Indigenous responses

In 2003 Winona LaDuke won the prize for biodiversity protection thanks to her work saving the Anishinaabeg Manoomin, a Slow Food Presidium which she still grows today. “Indigenous people are 4% of the global population but guardians of 70% of our biodviersity. The deconstruction of the food system has been clear to us for decades. Our solution is to take care of resources. To grow our wild rice we take care of the water, the seeds, the ecosystem. This rice is resistant to change, and there’s always change. It’s fundamental that we preserve these resistant varieties.”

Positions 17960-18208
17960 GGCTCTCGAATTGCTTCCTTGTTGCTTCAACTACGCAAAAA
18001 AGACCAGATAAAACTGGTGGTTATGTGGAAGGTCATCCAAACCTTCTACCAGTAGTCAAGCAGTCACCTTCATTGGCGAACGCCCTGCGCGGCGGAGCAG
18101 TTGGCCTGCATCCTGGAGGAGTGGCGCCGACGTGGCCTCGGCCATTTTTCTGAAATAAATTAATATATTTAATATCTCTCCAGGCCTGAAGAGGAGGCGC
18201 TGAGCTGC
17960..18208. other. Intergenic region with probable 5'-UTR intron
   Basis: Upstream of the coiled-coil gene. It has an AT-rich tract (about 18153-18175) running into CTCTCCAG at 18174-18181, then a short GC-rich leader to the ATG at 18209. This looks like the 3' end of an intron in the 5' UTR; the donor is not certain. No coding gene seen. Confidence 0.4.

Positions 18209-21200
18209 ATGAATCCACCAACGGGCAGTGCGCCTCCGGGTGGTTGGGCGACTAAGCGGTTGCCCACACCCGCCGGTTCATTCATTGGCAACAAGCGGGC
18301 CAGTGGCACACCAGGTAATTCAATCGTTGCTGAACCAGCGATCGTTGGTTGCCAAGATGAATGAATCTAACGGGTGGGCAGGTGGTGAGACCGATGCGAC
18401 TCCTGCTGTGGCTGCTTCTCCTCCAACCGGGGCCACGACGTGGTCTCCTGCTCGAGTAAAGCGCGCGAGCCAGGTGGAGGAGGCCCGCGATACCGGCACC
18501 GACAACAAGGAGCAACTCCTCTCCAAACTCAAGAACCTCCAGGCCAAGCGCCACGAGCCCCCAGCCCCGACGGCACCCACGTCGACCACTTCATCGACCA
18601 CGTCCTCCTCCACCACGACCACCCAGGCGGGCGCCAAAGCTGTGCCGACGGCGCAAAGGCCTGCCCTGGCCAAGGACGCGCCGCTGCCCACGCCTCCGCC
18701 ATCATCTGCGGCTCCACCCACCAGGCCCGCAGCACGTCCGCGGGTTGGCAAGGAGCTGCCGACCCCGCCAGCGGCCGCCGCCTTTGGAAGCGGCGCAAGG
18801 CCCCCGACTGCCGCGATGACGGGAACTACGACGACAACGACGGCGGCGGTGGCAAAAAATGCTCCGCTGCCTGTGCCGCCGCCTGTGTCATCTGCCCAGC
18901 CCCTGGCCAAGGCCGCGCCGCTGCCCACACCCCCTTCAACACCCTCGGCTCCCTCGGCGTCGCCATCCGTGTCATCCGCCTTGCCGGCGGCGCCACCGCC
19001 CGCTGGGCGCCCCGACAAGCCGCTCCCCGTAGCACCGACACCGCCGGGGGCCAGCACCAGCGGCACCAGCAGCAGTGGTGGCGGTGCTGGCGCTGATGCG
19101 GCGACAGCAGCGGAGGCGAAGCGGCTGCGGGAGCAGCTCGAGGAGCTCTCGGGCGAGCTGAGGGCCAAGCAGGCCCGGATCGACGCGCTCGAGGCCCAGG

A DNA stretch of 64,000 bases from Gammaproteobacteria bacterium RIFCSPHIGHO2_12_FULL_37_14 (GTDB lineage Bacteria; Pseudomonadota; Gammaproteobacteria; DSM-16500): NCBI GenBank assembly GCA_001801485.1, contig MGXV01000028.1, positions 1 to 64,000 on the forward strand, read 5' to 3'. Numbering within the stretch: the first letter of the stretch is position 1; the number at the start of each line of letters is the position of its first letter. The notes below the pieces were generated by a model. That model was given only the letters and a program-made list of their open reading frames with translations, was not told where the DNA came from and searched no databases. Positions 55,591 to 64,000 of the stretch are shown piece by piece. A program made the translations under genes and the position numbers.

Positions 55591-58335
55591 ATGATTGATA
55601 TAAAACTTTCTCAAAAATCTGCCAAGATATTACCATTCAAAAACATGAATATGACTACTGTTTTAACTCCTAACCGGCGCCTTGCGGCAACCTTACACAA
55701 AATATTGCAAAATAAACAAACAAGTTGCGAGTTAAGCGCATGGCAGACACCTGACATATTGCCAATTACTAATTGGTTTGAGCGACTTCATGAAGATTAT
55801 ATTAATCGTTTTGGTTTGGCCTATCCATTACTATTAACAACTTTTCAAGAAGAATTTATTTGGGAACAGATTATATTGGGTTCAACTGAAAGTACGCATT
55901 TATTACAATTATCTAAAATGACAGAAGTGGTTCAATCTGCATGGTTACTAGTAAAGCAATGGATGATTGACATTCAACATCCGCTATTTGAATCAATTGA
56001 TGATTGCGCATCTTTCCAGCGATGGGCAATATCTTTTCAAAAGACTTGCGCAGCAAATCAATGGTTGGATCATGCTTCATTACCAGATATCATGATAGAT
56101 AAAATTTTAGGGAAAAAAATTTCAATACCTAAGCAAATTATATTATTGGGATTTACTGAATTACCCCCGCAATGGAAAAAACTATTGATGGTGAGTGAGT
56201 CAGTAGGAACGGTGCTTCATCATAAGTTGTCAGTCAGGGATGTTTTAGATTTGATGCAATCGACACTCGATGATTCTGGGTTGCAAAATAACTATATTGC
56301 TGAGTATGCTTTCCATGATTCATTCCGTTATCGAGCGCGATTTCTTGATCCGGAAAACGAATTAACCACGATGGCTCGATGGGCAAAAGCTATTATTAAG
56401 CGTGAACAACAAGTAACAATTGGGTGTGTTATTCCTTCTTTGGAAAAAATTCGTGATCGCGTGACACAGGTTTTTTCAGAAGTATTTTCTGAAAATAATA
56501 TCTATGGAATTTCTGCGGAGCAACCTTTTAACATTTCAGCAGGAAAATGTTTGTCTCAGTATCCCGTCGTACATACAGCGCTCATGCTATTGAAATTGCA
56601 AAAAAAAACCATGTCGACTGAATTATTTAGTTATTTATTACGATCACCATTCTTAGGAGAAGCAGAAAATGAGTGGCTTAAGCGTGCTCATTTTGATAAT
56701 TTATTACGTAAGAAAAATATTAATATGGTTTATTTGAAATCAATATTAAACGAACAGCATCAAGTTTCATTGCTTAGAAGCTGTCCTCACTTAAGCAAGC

“Many indigenous people are farmers. I, for example, grow rice, potatoes, artichokes, corn. And I can confirm that my crops are more “smart”, more intelligent, because they’ve developed the capacity to adapt to change. It’s not a question of a single product, but a holistic approach to the theme of food and resources. We need to think about food in this framework of adapting to climate change, defending biodiversity, and protecting indigenous food. Everyone. Because we’re all in the same boat.”

Rebuilding the food system

Education. Culture. Biodiversity. New alliances. Decolonization. It’s a massive challenge, and can seem impossible at time. But change is possible.

by Silvia Ceriani, info.eventi@slowfood.it

Rewatch the Terra Madre conferences!